It’s been our experience that a lot of bands and promoters are doing it wrong. The process of submitting music to critics, bloggers, and other writers is complicated in one sense because each site wants things differently, but it’s often super simple. Here are a few suggestions to make your music submission process easier (and to guarantee more positive responses… or ANY response).
1) READ THE SITE’S POLICY: It’s amazing how few artists actually submit where or how we intend. For our site, it’s pretty simple. Just send us something we can hear to our email address and we’ll put you in the line. Other sites require specific submission methods and formats. Write it down if you have to, but do what they want.
2) DON’T SUBMIT A BLANKET MESSAGE: We don’t spam you, so don’t spam us. Press releases are one thing. To be honest (listen up PR companies) you are much more likely to get a response if you tailor your message to one of the writers at a given site.
3) TELL US ABOUT YOUR MUSIC: We don’t need you to go on and on, but we’re probably not going to give it more than a cursory glance if we don’t have some sense of what it is. I will add a caveat here; if the music is artist-submitted we’ll give it a listen 100% of the time (since it’s central to our mission). But if the music comes via a professional PR agency and does NOT include a description (at minimum a genre, preferably some level of description), odds are we won’t give it a chance. I’ve heard too much mediocre bar rock. Get us hooked.
4) SUBMIT APPROPRIATELY: We’ve had more than one band submit music here that is very far afield from the genres that we cover. While we have the occasional outlier, we tend to cover a few very specific genres. Most of the music blogs out there are the same way. Reading the “about us” (or similar section) on a site can really help you tailor your submission to the right reviewer. Mention them by name in the submission, “Greg would really like our sound because of our tight harmonies.” A reviewer sees that in his email and thinks, “oh sweet… this will be good.”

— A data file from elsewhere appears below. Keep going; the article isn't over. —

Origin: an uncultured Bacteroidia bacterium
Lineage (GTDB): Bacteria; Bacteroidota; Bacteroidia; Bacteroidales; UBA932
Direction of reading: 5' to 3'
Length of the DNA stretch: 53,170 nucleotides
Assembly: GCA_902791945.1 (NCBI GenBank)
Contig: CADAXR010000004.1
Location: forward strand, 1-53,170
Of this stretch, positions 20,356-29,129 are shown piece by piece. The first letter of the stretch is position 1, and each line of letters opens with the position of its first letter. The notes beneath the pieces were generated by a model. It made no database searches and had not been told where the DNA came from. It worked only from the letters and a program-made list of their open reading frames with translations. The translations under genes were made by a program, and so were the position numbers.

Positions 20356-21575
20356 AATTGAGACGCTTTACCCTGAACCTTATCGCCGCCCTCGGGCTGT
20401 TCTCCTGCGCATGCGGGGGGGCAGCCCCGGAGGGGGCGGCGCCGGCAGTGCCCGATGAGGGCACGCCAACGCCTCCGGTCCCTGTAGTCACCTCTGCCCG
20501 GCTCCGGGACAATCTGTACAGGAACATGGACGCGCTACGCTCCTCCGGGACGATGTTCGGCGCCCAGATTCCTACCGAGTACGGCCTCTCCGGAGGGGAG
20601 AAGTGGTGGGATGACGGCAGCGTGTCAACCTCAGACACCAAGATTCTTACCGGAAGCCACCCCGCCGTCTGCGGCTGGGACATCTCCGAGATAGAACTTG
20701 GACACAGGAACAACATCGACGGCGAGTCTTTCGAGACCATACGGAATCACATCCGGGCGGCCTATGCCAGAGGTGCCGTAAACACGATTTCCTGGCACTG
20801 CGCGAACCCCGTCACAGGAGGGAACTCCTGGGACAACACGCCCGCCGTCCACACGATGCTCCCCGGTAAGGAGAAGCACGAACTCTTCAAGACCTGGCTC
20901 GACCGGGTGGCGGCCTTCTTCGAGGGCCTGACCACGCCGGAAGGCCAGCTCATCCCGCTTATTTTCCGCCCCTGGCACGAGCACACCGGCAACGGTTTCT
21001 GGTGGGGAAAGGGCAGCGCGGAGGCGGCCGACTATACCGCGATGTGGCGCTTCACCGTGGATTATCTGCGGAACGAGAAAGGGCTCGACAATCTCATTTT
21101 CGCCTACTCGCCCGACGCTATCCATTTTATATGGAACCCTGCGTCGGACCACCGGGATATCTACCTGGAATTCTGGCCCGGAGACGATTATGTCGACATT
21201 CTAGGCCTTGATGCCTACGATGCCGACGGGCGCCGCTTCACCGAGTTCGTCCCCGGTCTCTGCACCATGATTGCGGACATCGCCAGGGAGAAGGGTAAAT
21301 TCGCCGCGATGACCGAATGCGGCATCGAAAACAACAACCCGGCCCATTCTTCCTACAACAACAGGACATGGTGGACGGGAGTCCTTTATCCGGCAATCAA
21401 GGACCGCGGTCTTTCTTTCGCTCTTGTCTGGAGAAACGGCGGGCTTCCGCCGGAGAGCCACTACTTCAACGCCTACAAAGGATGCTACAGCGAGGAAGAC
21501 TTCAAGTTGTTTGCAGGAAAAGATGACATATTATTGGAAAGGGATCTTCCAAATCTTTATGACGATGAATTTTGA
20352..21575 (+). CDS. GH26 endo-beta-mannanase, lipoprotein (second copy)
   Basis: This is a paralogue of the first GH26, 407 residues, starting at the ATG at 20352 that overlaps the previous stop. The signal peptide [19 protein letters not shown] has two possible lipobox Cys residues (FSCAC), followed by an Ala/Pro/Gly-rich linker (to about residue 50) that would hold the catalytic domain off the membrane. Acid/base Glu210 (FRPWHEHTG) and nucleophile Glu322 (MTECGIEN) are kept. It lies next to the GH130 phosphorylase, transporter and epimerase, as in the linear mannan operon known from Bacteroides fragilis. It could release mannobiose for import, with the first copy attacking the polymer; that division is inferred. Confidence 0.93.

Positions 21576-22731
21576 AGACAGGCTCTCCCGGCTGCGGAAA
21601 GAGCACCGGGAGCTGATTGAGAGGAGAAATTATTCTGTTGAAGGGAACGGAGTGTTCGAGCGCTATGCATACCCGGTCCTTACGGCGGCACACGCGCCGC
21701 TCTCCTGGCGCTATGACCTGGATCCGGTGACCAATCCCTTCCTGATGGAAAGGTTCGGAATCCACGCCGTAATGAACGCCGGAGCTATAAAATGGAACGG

5) PAY ATTENTION TO THE SITE’S FOCUS: This is a bit redundant with point four, but in addition to genre it might be also helpful to consider the geographic and other focuses of websites. If a site says “Best Bands in Texas” and you’re from Long Island… save yourself the time.
A final suggestion is that we have to remember we’re a community in music. Share artists, friends, collaborators, and contacts with each other. While one person might be your “break,” good juju goes a long way. We’ve found several artists that we’ve featured on this site because another artist said “oh contact so and so… they’re great!” Lucky breaks usually aren’t based in luck.
These might seem like common sense ideas, but for the folks starting out in this “business” it’s amazing how many mistakes are made. The last point I’ll make is that you need a thick skin and a lot of perseverance. Remember that the Beatles were rejected by the first label that heard them. Seriously… the Beatles. If some blogger in his parents’ basement doesn’t like your stuff, don’t have up the guitar. Keep working. Write some new music. Submit to other blogs. Someone might really like your sound and what you do. You never know has a record deal or a tour contact. Do unto others… and keep making great music.